News Analysis: What American Airlines Says About the State of Aviation

airplane-sunset.jpgIn travel media, as in many other parts of the media universe, dozens of press releases cross the screens of most journalists every day. A surprisingly small number contain useful, usable information.

But very, very occasionally, a press release actually can be news.

And so it is with American Airlines’ recent missive detailing such changes as a $15 fee for all checked bags, as well as some other interesting “Revenue Growth Efforts”…

Just in case you’re wondering, “Revenue Growth Efforts” is basically a fancy PR euphemism for “We Are Trying to Get More Money From You.”

This widely distributed release from AA spells out in frank detail some of the challenges facing the industry.

Consider that a $10 increase in the price per barrel of oil costs American $800 million in extra expense annually. Now consider that oil has surged from nearly $92 per barrel in December 2007 to more than $129 per barrel as of May 20, 2008 – that means American is incurring nearly $3 billion more in annual expenses since the start of the year. To depict how sudden this surge has been, since March, when crude averaged about $105 per barrel, the price has skyrocketed nearly $25, leaving the airline with about $1.9 billion more in annual expenses in just seven weeks. (emphasis theirs)

This situation is even a bit worse than many had estimated, with a spate of recent stories estimating that AA was losing about $3.3 million per day. The cost increase works out to over $5 million per day for fuel for the rise of just the last seven weeks.

Other airlines, then, must be feeling the pinch, too.

American Airlines MD-80 jetThis makes it a bit more understandable that American’s press release essentially brags that “Since AMR [Ed.-AMR is the parent company of AA] released its first quarter 2008 financial results on April 16, American has participated in or led 15 fare increases, 14 of which were at least partially successful.”

In addition, American is increasing fees for certain services, ranging from reservation service fees to pet and oversized bag fees.

Ticketing fees are rising from $15 to $20 and to $30 if you re-book at the airport. In-cabin pet fees rise to $100 from $80. Change fees go from $100 to $150 for domestic and are rising 50 percent for international tickets to between $150 and $300. And oversized bags will result in a charge of $150, up from $100.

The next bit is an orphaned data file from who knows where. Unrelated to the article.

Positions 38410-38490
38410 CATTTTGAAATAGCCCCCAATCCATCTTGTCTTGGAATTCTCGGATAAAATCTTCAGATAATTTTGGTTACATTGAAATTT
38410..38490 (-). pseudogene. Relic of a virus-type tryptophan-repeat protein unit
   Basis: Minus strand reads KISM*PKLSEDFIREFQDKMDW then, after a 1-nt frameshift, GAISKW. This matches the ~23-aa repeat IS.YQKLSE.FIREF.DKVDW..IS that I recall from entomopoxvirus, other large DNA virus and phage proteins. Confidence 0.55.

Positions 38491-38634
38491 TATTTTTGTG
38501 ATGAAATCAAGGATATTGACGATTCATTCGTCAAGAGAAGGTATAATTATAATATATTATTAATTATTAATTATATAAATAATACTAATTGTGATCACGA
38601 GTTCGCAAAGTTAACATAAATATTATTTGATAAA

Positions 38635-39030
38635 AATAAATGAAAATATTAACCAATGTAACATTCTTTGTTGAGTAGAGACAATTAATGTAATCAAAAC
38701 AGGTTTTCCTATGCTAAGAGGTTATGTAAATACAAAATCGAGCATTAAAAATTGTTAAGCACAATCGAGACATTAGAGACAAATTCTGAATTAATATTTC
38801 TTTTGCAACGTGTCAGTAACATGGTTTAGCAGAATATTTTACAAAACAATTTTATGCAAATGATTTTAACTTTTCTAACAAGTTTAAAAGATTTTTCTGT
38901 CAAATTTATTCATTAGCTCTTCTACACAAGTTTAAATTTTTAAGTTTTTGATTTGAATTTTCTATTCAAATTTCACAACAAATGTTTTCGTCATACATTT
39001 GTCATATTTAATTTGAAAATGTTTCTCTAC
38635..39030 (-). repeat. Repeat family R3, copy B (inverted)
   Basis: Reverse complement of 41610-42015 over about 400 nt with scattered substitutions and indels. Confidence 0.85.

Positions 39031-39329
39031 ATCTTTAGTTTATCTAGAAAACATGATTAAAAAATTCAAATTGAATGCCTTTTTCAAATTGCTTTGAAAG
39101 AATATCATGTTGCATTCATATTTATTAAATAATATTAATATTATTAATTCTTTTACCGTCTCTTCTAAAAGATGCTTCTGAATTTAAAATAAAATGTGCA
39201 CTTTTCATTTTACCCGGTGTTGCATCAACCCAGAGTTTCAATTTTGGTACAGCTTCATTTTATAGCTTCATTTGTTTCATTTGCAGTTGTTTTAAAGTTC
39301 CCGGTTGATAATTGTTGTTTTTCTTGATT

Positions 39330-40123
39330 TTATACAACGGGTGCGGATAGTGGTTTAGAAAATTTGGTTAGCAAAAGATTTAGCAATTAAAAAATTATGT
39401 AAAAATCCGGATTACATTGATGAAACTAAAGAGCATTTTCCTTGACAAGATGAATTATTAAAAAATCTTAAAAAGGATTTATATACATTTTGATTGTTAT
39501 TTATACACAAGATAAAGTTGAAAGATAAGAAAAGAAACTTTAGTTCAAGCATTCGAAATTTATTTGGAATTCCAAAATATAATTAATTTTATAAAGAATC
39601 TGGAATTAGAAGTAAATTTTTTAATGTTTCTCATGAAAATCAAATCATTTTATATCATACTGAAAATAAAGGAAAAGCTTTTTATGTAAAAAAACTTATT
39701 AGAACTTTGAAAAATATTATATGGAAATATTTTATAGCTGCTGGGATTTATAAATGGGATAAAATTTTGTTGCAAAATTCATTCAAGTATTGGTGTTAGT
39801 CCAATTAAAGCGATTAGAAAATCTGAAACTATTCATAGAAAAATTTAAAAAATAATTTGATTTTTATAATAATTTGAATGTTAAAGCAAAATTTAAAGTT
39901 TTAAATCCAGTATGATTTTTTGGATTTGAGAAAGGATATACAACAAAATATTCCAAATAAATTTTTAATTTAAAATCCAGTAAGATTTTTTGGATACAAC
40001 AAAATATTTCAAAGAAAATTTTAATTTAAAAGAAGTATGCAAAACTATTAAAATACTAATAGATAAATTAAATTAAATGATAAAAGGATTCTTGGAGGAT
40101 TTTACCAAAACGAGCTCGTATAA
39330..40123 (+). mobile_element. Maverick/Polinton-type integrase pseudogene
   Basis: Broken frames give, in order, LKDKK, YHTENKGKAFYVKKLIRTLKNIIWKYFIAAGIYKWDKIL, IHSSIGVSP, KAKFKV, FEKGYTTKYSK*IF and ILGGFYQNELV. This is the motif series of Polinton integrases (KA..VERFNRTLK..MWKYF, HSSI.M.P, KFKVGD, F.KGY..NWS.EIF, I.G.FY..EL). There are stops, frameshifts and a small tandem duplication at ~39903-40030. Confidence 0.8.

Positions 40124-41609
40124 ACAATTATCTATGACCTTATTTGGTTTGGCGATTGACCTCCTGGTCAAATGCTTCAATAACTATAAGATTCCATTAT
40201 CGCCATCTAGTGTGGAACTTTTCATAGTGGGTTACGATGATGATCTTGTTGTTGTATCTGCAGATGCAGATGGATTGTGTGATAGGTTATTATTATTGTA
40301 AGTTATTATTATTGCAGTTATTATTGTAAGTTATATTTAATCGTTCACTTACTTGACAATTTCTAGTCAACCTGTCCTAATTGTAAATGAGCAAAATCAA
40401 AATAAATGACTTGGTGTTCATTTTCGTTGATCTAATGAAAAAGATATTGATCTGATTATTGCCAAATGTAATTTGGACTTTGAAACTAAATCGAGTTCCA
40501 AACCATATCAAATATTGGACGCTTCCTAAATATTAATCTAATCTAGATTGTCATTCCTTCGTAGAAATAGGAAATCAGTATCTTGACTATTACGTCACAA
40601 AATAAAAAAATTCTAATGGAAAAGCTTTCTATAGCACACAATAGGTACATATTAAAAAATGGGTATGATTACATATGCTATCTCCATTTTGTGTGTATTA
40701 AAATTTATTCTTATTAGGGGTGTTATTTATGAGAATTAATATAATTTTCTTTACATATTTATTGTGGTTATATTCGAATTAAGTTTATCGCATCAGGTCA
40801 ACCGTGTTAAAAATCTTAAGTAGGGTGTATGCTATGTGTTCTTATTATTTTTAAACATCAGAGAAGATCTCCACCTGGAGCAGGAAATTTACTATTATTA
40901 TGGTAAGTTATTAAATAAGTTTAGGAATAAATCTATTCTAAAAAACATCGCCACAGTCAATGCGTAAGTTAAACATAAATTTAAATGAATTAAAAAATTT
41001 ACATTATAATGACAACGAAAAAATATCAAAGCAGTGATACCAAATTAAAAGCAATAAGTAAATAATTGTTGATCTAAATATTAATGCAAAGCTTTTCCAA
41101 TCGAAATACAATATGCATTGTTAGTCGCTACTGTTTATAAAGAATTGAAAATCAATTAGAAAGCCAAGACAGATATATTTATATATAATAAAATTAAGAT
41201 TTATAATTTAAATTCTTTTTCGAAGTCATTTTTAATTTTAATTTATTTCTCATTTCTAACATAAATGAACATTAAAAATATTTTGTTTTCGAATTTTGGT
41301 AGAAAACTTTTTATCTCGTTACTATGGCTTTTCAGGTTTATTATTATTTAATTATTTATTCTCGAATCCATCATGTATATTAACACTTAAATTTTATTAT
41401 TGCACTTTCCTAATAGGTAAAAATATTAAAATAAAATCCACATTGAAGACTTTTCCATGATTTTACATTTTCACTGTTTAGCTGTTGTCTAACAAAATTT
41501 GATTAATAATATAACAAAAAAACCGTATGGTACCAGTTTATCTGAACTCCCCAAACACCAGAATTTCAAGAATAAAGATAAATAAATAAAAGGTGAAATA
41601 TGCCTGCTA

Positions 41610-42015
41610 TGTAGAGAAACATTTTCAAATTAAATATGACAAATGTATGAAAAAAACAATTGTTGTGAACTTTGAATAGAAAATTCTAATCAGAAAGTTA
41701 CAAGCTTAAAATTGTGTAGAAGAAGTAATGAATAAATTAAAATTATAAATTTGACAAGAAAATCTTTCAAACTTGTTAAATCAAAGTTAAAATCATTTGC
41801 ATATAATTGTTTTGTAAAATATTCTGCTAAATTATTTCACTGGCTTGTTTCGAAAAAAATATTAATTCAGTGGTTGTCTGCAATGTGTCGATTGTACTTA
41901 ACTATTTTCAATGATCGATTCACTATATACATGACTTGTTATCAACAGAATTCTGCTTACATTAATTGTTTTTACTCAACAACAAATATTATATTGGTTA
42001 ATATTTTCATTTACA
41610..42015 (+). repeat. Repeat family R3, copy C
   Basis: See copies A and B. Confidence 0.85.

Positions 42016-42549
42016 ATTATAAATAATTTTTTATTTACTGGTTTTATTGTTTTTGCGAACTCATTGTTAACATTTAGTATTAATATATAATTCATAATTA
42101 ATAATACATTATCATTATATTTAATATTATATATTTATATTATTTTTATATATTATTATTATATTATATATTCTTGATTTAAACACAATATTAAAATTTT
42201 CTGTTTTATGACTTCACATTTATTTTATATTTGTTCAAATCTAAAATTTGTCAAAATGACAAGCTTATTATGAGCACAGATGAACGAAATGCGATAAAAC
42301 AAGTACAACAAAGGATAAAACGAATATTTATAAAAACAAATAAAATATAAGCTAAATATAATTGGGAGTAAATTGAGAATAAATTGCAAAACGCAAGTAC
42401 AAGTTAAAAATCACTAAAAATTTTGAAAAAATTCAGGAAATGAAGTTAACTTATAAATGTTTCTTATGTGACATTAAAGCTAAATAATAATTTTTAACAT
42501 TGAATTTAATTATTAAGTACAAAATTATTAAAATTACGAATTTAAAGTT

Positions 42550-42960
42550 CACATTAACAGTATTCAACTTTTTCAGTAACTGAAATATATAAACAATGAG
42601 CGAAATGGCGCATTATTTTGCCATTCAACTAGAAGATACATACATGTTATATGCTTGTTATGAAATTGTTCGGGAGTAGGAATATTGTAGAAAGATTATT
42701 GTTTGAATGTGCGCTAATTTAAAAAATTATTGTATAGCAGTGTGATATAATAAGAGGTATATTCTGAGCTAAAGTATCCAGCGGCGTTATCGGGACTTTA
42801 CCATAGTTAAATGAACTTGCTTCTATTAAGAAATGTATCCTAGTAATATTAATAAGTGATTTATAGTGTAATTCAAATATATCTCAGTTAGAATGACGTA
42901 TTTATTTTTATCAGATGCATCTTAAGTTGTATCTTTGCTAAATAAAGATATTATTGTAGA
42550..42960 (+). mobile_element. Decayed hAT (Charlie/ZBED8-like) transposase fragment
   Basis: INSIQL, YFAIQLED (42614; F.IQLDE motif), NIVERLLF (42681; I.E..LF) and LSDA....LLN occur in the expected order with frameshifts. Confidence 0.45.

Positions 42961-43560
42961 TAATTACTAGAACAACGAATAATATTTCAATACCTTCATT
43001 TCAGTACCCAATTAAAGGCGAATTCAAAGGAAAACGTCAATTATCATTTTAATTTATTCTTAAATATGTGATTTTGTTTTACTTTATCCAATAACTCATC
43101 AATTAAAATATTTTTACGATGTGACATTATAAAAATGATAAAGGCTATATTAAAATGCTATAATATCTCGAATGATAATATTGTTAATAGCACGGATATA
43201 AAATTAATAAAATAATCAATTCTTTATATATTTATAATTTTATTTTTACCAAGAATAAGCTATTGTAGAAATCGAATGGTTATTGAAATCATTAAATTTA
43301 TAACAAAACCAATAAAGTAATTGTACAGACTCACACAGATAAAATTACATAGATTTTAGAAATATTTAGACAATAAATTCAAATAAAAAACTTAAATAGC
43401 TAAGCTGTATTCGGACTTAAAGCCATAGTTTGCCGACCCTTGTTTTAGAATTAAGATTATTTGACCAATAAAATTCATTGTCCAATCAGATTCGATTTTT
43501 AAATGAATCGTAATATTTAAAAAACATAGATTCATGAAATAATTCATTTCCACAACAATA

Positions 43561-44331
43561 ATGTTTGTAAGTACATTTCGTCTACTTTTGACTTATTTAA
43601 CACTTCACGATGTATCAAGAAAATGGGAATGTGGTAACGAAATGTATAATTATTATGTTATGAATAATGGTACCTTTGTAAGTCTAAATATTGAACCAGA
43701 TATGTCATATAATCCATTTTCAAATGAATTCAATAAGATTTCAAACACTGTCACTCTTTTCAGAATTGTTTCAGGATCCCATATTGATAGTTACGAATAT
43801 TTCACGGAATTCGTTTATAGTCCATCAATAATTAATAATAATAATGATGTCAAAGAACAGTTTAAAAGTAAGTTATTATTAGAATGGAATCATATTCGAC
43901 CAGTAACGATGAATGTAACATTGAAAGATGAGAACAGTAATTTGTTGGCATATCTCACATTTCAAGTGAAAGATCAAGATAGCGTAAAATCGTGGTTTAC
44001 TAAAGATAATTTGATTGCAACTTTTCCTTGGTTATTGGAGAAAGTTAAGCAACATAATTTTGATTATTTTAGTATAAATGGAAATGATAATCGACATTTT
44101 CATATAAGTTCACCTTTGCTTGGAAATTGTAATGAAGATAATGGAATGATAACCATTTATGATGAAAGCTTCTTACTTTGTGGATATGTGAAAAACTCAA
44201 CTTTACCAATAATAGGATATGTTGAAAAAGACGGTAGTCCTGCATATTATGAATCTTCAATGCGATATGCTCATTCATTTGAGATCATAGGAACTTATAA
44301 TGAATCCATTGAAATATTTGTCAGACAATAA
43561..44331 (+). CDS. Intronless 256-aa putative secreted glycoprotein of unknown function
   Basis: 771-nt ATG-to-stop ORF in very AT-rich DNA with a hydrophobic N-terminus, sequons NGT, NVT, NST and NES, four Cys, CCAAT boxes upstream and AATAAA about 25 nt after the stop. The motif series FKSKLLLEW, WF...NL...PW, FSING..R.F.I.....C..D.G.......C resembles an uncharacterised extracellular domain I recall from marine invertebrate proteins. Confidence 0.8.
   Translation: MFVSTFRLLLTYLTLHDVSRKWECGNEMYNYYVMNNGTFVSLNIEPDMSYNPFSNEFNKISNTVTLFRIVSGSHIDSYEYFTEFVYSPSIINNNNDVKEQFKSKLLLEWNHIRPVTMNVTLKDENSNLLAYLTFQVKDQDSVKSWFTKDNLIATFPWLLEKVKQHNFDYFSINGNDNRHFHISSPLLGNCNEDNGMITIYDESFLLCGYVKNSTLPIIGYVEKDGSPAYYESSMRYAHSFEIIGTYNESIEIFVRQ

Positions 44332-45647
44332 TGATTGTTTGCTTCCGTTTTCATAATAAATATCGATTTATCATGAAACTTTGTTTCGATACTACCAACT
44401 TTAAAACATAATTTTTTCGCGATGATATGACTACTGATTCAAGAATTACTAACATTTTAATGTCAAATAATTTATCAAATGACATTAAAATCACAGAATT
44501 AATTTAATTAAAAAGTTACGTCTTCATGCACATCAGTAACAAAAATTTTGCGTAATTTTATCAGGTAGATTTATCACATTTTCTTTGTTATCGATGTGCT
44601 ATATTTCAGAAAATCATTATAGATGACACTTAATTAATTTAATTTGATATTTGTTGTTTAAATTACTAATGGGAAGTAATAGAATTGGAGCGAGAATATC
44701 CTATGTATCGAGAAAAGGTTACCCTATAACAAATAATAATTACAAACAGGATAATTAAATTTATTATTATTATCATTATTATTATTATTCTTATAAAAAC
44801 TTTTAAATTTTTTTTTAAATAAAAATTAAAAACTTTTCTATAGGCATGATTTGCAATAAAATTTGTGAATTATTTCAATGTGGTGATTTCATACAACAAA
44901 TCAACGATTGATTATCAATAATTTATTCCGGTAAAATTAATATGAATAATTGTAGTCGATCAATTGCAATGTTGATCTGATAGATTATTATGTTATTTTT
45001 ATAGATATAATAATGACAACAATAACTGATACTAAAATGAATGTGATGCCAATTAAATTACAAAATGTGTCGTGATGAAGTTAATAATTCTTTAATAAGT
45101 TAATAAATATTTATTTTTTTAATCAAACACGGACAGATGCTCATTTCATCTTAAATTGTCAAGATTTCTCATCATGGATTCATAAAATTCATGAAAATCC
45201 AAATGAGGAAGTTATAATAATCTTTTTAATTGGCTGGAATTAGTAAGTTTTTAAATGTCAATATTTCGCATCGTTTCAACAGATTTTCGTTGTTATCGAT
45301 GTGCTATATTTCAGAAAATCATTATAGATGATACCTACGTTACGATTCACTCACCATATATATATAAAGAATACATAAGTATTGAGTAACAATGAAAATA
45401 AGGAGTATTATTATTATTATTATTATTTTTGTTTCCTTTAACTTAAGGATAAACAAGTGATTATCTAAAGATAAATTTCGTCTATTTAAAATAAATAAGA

The result of all these fee increases is that, as with European low-cost carriers, you may be paying less for your ticket than you do in fees, taxes and extra charges. And, with customer satisfaction continuing to plunge, service levels appear to be falling toward European low-cost standards, too.

Rather ironically, America’s chief “low-cost carrier” Southwest Airlines continues to lead customer service surveys, far outpacing the legacy carriers that have struggled so publicly. Southwest also has the honor of being the most consistently profitable air carrier.

FAA Southwest AirlinesSo how does Southwest do it? One reason is fuel hedges. Fuel hedges are essentially long-term contracts that lock in lower gas prices.

For Southwest, this means it locked in rates of $51 per barrel for 70 percent of its fuel needs this year. With oil soaring past $130 per barrel, this represents a massive competitive advantage that its rivals have been unable to match.

But beyond this, Southwest pioneered one of the most effective parts of European low-cost carriers’ business models. No, not the charge-a-fee-for-everything-except-using-the-bathroom model that American appears to be embracing.

Rather, Southwest generally focuses on point-to-point travel rather than really developing a hub-and-spoke system like the legacy carriers have. This allows them greater flexibility, and makes them less dependent on any one airport, which in turn improves their on-time performance. And with profit margins down across the industry, this improvement may give that crucial boost to the bottom line.

Of course, as the recent FAA maintenance scandal shows, this emphasis on on-time performance may have serious consequences.

But it could also be the reason that Southwest has been the only consistently profitable airline in the last two decades of American aviation history.

By New Media Manager Matt Calcara for

Check out our previous coverage of American’s maintenance and fiscal woes:

FAA Maintenance Fallout Merry-Go-Round: American Airlines Again

Whistleblowers, the FAA and Airworthiness

Airline Safety Starts With Maintenance

FAA Inspection-Gate Causes Cancellations

Southwest Suspended, FAA Employees Reassigned

Southwest Flew Unsafe Planes, FAA Under Fire

And don’t forget to read more from Peter’s Travel Detective Blog.